The weighty struggle of Sly James, Jim Heeter et al
The Kansas City Star
Kansas Mayor Sly James and Greater Kansas City Chamber of Commerce CEO Jim Heeter will no doubt get all kinds of advice, now that they’ve announced a friendly competition to see who can drop the most pounds between now and the end of October.
Basically, though, sustainable weight loss always boils down to a simple formula: Move more, consume less. The tried-and-true pattern is to start with a daily walking regime, and then maybe advance to a more strenuous form of exercise, while eating smaller portions and healthier choices.
Many people can change their eating patterns with a trip to the supermarket and a rigid meal and snack schedule. It will be harder for James and Heeter. Their jobs require their presence at business lunches, where you don’t have much say over what’s being served. They also are expected to show up at receptions, picnics and the like, where it’s so easy to talk yourself into just one appetizer, just one burger, etc.
So, I applaud the leaders for going public with their competition, and wish them well. And for the rest of us, here’s some interesting data from Planet Money that helps to explain why so many Americans struggle to keep weight off.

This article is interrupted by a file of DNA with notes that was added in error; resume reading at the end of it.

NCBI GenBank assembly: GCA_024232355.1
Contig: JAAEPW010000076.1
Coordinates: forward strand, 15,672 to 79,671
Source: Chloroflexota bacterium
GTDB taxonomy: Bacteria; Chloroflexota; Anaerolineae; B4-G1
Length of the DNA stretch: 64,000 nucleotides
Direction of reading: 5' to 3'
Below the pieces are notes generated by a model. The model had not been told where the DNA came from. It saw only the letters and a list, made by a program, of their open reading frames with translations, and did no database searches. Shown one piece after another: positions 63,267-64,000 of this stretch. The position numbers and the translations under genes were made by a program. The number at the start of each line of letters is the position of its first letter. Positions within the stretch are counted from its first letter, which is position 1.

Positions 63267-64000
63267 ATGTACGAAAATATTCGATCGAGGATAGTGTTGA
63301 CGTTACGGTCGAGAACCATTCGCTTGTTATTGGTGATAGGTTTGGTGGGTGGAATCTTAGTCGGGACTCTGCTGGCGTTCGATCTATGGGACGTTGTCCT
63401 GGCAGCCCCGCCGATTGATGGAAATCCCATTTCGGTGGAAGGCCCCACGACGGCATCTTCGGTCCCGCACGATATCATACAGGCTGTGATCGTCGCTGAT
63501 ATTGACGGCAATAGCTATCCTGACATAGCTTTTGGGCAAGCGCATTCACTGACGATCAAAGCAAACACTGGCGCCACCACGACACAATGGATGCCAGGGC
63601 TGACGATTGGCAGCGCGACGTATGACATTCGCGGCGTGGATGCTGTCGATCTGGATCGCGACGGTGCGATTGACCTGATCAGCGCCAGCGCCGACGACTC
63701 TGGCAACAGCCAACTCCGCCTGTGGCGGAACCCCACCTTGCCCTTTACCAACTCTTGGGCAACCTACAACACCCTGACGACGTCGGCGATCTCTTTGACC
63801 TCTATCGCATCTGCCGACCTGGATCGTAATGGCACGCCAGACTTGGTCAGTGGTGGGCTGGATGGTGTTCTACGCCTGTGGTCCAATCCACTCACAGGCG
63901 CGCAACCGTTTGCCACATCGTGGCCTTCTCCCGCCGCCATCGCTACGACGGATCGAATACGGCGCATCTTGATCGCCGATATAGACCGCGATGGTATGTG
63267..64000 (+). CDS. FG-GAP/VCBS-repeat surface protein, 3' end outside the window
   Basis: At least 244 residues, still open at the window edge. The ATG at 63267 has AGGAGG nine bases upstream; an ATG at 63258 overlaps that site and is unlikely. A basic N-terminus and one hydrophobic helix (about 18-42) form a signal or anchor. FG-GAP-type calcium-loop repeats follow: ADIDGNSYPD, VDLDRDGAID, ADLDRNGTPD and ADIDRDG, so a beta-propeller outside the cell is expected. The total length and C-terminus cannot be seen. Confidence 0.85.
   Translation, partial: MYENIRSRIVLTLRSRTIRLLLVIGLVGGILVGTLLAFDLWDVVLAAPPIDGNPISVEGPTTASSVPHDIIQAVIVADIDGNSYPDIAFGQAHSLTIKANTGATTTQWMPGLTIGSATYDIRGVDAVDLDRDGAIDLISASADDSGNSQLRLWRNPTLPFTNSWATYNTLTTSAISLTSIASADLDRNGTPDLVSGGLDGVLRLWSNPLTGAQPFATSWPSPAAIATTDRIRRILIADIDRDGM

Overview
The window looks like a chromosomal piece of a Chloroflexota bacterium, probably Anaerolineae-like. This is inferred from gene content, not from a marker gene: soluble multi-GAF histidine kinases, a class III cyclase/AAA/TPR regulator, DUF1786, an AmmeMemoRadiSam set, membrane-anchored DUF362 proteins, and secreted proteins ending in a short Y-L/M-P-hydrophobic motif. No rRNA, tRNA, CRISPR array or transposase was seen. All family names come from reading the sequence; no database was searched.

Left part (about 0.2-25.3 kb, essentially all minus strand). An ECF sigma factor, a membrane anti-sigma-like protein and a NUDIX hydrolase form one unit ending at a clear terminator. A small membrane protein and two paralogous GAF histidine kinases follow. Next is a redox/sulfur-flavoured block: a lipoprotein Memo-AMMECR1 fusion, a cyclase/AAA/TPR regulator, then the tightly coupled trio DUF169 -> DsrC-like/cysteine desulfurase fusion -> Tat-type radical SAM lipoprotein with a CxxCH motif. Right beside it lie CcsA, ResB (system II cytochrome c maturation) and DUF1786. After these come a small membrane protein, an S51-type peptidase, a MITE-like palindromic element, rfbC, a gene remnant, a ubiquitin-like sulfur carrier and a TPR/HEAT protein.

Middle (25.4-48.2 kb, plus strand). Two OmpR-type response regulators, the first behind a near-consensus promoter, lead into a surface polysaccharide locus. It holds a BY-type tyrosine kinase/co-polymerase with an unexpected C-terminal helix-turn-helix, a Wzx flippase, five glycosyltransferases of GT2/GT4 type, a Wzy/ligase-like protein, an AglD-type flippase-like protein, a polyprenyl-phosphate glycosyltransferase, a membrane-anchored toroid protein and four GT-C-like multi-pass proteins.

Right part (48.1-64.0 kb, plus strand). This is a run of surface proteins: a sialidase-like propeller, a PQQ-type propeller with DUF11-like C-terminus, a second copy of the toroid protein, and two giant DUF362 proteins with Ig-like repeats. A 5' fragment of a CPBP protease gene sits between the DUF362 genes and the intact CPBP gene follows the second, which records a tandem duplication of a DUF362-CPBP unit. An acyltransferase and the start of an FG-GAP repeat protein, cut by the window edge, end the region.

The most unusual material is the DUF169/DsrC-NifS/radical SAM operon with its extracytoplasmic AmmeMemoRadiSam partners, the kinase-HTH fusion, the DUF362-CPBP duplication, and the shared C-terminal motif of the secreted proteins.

As you see, Americans spend less of their money on groceries than we did 30 years ago. And processed foods and sweets have supplanted meats as the category on which Americans spend the lion’s share of their grocery money. That’s partly because the price of meat has gone down, but it also shows we’re addicted to the food items most likely to pack on the pounds.
The share of grocery money spent on fruits and vegis has remained about the same over the 30-year spread — just over 14 percent. It should be higher. Spending on grains and beverages has also remained pretty steady, but spending on dairy products has dropped by about 3 percent.